It seems not a day goes by without reading another article regarding Roman Abramovich’s relentless pursuit of Pep Guardiola. Yesterday brought the most recent piece detailing the financial package Chelsea have on the table to lure the Spaniard to Stamford Bridge. According to reports (via The Metro), Chelsea are preparing a contract offer worth £22m-per-YEAR with the aim of convincing the former Barcelona player to ignore the potential (and expected) offers from Europe’s elite and join the revolution at Stamford Bridge.
Since his much-publicised departure from Barcelona and his subsequent sabbatical there have been constant rumours linking Guardiola with the position at Stamford Bridge. In a strange way, his shadow has loomed over the club since he became unattached. Despite the miraculous job that Roberto Di Matteo did and no matter how well interim boss Rafa Benitez does at the club, until Pep Guardiola makes a decision on his future there will always be the feeling that whoever is managing Chelsea is just filling in.
But what strikes me is that Chelsea seem to be missing the point here. With all the goings-on and upheaval at the club the last year, the Chelsea manager’s job is widely viewed as one of the least secure positions in football. Roman Abramovich rules with an iron fist and is unapologetic in how he does business at the club. However, if he does want Pep at the club, he’s going to have to take a long hard look at himself and how he conducts his business.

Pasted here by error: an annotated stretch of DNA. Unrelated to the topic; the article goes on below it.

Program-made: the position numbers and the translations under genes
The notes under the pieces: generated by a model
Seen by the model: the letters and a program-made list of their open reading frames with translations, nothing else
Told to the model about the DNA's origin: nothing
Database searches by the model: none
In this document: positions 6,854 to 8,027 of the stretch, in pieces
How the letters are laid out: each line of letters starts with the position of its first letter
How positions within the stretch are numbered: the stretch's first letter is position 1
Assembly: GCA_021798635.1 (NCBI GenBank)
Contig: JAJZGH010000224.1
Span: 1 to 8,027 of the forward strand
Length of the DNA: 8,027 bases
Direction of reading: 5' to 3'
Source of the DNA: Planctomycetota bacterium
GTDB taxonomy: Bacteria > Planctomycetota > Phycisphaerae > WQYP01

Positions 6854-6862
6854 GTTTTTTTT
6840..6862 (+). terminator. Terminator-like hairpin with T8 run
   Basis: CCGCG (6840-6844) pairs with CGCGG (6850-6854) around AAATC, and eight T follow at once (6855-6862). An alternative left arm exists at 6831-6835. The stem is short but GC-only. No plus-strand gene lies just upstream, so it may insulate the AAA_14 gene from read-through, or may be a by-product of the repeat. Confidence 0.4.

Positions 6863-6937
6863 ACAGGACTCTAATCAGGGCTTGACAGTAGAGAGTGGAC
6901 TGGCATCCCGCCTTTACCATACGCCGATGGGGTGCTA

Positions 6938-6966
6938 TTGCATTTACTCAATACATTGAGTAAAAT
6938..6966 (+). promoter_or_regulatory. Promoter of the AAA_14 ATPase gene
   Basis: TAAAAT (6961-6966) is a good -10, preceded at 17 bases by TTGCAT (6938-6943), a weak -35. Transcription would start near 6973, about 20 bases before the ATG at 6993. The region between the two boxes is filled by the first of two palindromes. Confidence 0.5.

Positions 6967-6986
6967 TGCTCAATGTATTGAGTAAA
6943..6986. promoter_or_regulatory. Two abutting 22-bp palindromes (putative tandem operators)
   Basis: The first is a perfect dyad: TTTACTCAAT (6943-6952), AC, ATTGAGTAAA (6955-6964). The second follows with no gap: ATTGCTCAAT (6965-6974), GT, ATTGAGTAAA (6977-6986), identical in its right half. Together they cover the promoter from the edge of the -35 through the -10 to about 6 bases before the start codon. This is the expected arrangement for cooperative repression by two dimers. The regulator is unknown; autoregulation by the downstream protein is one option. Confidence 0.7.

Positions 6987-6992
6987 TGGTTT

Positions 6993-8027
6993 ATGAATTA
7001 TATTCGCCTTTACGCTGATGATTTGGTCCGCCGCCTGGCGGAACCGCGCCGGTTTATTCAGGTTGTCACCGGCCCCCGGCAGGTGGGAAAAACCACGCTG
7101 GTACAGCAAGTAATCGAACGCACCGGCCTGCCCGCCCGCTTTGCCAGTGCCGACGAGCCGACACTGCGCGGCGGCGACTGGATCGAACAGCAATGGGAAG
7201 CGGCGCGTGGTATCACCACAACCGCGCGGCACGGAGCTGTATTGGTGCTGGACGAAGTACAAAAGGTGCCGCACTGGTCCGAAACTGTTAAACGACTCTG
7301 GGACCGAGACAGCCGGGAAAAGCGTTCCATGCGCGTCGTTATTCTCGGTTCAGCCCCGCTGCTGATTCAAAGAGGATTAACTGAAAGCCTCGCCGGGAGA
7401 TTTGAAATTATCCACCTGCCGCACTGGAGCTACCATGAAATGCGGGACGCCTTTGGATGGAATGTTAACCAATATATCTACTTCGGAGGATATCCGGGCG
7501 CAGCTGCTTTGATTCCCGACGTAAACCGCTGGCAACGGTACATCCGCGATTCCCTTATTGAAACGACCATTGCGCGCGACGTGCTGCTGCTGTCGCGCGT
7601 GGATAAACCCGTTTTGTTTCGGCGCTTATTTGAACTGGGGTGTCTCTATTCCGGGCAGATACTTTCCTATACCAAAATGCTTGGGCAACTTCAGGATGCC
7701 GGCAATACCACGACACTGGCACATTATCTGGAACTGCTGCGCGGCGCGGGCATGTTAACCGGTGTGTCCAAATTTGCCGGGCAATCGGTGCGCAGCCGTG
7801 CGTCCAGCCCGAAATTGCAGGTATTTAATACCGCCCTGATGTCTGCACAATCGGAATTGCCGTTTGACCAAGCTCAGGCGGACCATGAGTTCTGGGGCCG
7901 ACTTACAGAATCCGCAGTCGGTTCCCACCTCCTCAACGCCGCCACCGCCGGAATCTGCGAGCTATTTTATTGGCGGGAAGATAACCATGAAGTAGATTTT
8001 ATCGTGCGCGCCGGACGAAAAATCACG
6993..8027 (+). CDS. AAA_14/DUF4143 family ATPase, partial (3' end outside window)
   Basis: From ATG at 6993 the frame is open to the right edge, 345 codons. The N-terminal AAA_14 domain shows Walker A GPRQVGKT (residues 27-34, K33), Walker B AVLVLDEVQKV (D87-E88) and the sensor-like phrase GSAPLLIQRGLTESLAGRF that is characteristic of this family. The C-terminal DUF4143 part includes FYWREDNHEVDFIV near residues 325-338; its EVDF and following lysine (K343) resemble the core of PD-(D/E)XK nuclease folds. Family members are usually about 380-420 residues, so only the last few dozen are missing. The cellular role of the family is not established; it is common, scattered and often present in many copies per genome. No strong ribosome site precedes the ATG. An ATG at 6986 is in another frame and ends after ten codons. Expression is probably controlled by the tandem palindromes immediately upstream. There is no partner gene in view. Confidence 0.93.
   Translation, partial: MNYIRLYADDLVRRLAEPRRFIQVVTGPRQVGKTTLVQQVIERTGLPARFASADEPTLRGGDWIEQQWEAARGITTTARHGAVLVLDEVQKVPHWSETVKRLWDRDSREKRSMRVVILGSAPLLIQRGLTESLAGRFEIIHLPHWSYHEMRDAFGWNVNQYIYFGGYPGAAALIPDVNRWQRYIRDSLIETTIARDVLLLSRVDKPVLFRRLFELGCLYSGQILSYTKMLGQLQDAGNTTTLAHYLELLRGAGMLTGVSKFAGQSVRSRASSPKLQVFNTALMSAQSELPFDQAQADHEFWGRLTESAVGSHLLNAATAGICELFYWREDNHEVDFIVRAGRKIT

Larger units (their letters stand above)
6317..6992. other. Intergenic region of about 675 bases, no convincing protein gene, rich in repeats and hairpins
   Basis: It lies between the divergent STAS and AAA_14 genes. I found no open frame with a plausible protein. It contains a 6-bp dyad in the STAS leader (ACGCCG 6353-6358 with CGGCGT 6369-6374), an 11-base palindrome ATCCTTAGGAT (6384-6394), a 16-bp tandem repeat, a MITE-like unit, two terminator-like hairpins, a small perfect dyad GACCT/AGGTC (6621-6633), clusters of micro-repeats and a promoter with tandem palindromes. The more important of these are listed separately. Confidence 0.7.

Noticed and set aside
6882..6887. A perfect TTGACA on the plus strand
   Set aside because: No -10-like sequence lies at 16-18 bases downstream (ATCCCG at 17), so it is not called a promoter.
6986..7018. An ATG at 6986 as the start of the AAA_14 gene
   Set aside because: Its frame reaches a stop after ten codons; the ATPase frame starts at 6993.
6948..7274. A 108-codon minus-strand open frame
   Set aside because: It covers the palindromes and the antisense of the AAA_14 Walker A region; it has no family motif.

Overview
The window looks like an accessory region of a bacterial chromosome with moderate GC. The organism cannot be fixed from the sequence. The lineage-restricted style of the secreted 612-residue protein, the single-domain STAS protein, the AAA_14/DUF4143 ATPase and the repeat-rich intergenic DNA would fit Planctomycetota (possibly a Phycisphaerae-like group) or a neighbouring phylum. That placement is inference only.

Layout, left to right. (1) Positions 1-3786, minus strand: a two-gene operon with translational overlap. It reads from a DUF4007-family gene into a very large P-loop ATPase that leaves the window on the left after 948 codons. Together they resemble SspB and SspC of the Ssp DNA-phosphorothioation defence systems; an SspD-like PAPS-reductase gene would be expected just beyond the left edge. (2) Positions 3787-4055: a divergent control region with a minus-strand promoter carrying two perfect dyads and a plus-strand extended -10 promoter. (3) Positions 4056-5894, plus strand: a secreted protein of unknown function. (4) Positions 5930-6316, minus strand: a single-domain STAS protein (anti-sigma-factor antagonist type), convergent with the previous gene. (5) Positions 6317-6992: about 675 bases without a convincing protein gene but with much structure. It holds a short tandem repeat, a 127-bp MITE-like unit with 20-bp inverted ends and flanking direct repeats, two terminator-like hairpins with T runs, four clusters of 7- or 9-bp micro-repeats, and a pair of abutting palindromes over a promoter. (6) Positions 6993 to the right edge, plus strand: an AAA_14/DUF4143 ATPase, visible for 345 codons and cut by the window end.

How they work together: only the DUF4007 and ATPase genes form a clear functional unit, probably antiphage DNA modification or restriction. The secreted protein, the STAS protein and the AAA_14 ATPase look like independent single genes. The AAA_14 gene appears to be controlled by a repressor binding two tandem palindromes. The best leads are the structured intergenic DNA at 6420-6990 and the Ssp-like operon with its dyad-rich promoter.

If he does choose Chelsea, Guardiola is going to want stability and guarantees that if things aren’t initially going his way, Abramovich won’t panic and dismiss him in much the same manner that he did with Andre Villas-Boas. Now, as much as Abramovich covets the Spaniard, and it’s clear he does, it seems unlikely that he’d have the capability to completely abandon all of his gung-ho tendencies when it comes to decision-making. And if he were to join Chelsea, the possibility of struggles initially isn’t as crazy as it may sound. The foundation for his success at Barcelona was built even before he became manager.
He coached their B team with distinction and brought the likes of Sergio Busquets and Pedro through the ranks. Aside from that, he is a son of the club, born in Barcelona and joining La Masia at the age of 13 before making his debut against Cadiz in 1990. Abramovich won’t afford him that sort of time to get settled at Chelsea.